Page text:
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There is something almost sad about Angela Merkel's campaign to remain relevant in world, EU and, even, German politics. Increasingly isolated on all fronts, her political rallies are carefully photographed to give the impression of many supporters rather then the dozens that actually turn up. And she's trying to find pro-EU leaders to cozy up to - in denial of the fact that her brand of EU politics is one of the things most putting the future of the Union at risk. Increasingly strident, demanding, almost hectoring of her audience, Merkel is beginning to sound like an extremist, even if her words speak of a particular form of unity....

CoNet Section: 

Some people think Jenson Button is just doing a contractual obligation race because he's possibly the most relaxed man, woman or child in the entire paddock. Hell, sans alcool, he may just be the most relaxed person in Monaco. Does that mean he's dozing off? Not at all: the consummate racing professional is back, and with it McLaren's best brand ambassador. Just don't mention Honda...

CoNet Section: 

Valentino Rossi's week has borne promise, then failure then near possible catastrophe. Thank God it's Saturday and a new week starts tomorrow.

CoNet Section: 

Long long ago, there was a phrase circulating among money laundering investigators that in every money laundering scheme, there is a lawyer. The Financial Conduct Authority, in an action in the Central Criminal Court, has proved that you can't run a property fraud unless someone is doing the paperwork and, in the UK, that's likely to be a solicitor.

The news that two bombs were detonated, about five minutes apart, at a busy bus station in Jakarta last night is, at the time of writing, the latest in a series of mass murders, apparently perpetrated under the false-flag of Islam. The bus station, in the Eastern part of the city, is a primary transport hub for working class Indonesians, the vast majority of whom are Muslim. The two suicide bombers succeeded in killing three police officers and injuring about 30 members of the public. What is worse, is that the attacks are disrupting preparations for the Holy Month of Ramadan which begins on Saturday.

CoNet Section: 

"Diploma, established in 1976, is a publicly listed commercial construction and property development company, undertaking a diverse portfolio of commercial, retail and high density residential projects," according to its website but Australia's corporate regulator, ASIC, has appointed liquidators to the group. Its shares on ASX have been suspended since the end of August 2016

CoNet Section: 

The full details have yet to be uncovered but police are certain of one thing: the bomb that was triggered by a suicide attacker in the lobby of the Manchester Arena late last night is being classified as terrorism. Who, what and why remains to be seen but the fact that a second device, apparently intended to cause harm to those escaping from the first and/or emergency services arriving on the scene are indicative of long-established terrorism tactics.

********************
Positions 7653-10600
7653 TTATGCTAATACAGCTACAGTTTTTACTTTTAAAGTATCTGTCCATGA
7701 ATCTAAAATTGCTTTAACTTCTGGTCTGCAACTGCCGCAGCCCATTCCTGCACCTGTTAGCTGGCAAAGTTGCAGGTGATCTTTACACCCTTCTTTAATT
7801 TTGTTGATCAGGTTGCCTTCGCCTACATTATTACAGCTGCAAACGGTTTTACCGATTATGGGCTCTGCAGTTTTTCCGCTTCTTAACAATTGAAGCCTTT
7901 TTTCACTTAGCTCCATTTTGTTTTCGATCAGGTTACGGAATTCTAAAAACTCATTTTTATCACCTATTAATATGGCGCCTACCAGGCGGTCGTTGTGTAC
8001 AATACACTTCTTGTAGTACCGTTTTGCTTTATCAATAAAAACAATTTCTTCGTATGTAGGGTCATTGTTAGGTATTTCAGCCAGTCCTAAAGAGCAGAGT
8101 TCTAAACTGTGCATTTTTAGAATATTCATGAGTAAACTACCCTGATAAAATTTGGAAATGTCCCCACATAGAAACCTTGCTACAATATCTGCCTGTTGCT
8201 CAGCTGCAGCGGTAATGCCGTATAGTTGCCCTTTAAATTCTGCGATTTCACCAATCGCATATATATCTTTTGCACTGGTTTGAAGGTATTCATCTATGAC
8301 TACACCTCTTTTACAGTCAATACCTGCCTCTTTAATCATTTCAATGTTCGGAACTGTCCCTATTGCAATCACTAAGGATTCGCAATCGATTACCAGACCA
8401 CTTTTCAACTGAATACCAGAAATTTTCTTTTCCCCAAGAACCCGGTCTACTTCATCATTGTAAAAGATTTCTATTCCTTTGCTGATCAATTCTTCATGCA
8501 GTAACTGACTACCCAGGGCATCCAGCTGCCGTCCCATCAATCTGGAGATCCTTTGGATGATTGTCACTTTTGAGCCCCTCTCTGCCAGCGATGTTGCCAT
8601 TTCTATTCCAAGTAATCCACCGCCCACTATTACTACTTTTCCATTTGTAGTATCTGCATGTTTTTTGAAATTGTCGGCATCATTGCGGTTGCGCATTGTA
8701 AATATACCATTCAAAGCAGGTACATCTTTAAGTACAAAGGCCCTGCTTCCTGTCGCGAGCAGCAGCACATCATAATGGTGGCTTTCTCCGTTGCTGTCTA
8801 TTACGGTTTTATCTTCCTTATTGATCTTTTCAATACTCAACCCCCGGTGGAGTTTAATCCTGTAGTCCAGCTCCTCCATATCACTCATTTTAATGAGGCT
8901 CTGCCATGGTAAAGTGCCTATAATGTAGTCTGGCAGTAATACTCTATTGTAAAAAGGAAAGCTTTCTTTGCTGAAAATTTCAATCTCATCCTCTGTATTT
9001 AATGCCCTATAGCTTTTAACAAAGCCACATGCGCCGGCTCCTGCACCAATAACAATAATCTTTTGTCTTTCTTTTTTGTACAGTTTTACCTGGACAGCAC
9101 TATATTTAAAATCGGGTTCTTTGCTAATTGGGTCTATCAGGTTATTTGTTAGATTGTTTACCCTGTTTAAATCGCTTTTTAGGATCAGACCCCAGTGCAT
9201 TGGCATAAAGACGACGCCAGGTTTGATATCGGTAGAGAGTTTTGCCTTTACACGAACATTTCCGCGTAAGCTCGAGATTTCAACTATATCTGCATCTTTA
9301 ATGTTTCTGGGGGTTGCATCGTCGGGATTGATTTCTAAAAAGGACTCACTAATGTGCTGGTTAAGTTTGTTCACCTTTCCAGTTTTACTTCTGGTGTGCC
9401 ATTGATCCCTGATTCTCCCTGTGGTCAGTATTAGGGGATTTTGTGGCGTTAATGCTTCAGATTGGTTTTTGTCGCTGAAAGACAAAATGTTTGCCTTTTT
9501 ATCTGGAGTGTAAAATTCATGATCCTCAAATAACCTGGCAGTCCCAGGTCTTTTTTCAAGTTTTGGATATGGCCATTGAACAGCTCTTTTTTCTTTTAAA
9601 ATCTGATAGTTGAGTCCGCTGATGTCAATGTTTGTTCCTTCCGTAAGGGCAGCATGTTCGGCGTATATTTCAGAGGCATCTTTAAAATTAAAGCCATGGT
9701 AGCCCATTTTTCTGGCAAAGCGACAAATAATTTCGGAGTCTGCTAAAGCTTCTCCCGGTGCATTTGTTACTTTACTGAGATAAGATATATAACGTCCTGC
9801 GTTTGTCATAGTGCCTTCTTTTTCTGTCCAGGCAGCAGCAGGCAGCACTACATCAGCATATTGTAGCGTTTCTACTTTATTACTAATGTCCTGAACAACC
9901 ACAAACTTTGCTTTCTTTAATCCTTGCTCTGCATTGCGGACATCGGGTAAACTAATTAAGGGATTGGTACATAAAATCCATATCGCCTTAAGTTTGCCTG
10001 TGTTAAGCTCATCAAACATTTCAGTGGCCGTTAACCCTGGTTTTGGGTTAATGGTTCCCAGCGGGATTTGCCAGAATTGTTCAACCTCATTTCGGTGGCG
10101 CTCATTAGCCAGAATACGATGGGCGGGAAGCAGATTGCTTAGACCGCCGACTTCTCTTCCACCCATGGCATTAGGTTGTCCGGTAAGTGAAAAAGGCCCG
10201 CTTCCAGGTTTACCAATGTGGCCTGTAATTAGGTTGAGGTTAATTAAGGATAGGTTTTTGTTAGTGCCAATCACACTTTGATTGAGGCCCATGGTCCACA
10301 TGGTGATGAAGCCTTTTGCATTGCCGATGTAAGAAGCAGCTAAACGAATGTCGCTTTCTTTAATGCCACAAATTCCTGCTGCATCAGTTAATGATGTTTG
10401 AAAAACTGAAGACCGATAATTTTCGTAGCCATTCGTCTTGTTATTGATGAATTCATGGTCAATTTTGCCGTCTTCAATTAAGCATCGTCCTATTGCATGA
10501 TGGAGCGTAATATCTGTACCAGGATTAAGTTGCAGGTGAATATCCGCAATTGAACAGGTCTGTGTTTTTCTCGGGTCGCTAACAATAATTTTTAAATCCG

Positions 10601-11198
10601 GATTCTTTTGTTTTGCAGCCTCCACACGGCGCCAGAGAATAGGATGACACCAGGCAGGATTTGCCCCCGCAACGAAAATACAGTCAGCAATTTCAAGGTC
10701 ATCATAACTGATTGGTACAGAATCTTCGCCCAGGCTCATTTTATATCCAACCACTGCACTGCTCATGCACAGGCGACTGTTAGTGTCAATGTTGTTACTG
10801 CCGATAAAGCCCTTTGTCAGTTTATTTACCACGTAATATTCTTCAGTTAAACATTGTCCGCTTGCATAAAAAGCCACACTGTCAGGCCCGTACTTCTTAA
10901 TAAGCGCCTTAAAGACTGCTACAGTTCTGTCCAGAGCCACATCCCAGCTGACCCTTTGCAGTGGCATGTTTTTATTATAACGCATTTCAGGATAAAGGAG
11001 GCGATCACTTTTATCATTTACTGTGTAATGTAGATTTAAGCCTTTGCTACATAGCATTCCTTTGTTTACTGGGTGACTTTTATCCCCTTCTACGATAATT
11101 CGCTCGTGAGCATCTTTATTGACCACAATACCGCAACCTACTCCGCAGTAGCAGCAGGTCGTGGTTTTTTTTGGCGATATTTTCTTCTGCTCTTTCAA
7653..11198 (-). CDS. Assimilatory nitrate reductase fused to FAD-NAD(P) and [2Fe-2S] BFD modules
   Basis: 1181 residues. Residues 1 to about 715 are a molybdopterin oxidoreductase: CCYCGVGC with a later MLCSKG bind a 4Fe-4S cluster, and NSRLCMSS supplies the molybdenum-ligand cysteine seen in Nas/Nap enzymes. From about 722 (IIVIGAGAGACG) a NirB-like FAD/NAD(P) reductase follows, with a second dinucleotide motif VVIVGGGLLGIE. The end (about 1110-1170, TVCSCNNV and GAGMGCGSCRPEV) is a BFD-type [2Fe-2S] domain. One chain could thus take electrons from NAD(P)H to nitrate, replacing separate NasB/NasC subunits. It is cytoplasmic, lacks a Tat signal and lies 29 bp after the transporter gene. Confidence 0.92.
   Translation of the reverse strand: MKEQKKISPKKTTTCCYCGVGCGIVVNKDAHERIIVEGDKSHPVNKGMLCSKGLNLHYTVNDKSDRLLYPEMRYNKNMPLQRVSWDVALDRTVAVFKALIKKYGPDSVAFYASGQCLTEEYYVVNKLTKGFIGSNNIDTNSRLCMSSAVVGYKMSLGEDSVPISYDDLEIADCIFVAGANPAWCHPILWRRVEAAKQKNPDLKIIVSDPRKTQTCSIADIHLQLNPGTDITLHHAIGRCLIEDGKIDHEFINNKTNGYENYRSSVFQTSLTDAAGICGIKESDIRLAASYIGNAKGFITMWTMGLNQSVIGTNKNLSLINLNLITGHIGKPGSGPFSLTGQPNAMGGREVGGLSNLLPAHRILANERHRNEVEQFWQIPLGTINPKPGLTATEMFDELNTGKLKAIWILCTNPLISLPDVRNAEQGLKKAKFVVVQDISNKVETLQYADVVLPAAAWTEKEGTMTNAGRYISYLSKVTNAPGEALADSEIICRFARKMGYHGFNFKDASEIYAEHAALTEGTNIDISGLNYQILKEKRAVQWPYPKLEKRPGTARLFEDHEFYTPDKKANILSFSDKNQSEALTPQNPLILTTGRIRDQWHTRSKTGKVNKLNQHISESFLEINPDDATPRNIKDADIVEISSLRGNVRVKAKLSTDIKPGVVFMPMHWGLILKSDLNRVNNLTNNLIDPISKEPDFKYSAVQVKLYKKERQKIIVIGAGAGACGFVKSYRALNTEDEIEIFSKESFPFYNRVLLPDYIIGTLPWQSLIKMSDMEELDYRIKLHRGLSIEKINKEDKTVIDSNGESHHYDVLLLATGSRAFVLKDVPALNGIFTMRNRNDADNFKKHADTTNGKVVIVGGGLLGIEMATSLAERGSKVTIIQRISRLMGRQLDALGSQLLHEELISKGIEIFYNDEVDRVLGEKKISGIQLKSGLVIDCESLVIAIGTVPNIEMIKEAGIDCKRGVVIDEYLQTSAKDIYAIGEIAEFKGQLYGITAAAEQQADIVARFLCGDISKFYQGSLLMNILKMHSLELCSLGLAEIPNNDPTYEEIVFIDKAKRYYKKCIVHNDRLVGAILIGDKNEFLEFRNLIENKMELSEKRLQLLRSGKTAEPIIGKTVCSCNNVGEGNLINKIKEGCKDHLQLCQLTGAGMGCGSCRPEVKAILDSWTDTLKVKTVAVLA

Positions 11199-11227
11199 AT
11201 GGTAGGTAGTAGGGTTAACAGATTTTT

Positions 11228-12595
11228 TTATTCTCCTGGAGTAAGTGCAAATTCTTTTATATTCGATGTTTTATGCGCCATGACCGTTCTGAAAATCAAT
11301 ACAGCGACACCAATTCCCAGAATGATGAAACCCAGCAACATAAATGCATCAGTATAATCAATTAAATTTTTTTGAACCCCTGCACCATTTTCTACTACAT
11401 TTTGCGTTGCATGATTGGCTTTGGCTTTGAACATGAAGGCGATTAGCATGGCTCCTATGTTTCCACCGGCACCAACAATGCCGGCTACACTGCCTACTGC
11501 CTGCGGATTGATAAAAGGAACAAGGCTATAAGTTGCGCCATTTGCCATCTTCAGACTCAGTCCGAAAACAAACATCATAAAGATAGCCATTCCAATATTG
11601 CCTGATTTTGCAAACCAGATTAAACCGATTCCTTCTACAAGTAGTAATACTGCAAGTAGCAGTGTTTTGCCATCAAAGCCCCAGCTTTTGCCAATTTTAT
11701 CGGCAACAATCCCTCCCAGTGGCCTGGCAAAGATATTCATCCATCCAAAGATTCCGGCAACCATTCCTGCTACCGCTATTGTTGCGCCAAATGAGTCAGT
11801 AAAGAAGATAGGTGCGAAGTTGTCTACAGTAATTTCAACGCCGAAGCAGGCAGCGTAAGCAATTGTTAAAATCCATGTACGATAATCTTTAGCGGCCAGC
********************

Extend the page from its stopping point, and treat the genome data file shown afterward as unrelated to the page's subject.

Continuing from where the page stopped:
CoNet Section: 
Nicky Hayden
was born on: 
30 July 1981
at: 
Owensboro, Kentucky, USA
and died on: 
22 May 2017
at: 
Cesena, Italy

We are all internet users and the internet is supposed to be a broadly free medium (albeit one we pay for) but there was one piece of regulation that militated against all good sense in the cause of supposed equality for all. So-called Net Neutrality is a flawed interference in the freedom of commercial concerns to enter into agreements with individual customers and, more than that, it risks damaging commerce. Now the USA is proposing to reverse the position taken under the Obama government. This is why it should do so. But equally, this is why one major element of it must remain.

CoNet Section: 

We have identified illegal copies of World Money Laundering Report publicised on YouTube, a Google / Alphabet company via a link to a domain difa.us which is registered behind an anonymous e-mail account. When we looked further into the circumstances we found illegal copies of the works of a number of other publishers of professional material including Lexis-Nexis posted under several apparent aliases.

We know that companies gather data when you interact with them (even we do, but it's very, very little and what we do with it is mostly for our protection) but do you know what they collect?

Here's an example from search engine Ask.Com

CoNet Section: 

It's a year since the EU's Tobacco Products Directive came into force in the UK but its full effects were not required until a grace period to allow a run-out of stocks in the distribution pipeline. So as from now, the way products are marketed and, even, produced.

Publication: 
Editorial Staff

The USA seems to have some serious problems with naming crimes. We're not talking about the nonsensical "identity theft" or, even, "conspiracy" with no hint of what the defendant conspired to do. No, these are just ridiculous names for simple offences.

Classification: 

It's a kind of rule, isn't it? Date one - no touching, date two a peck on the cheek and maybe a quick snog and date three yippeeeeeee!

So what went wrong?

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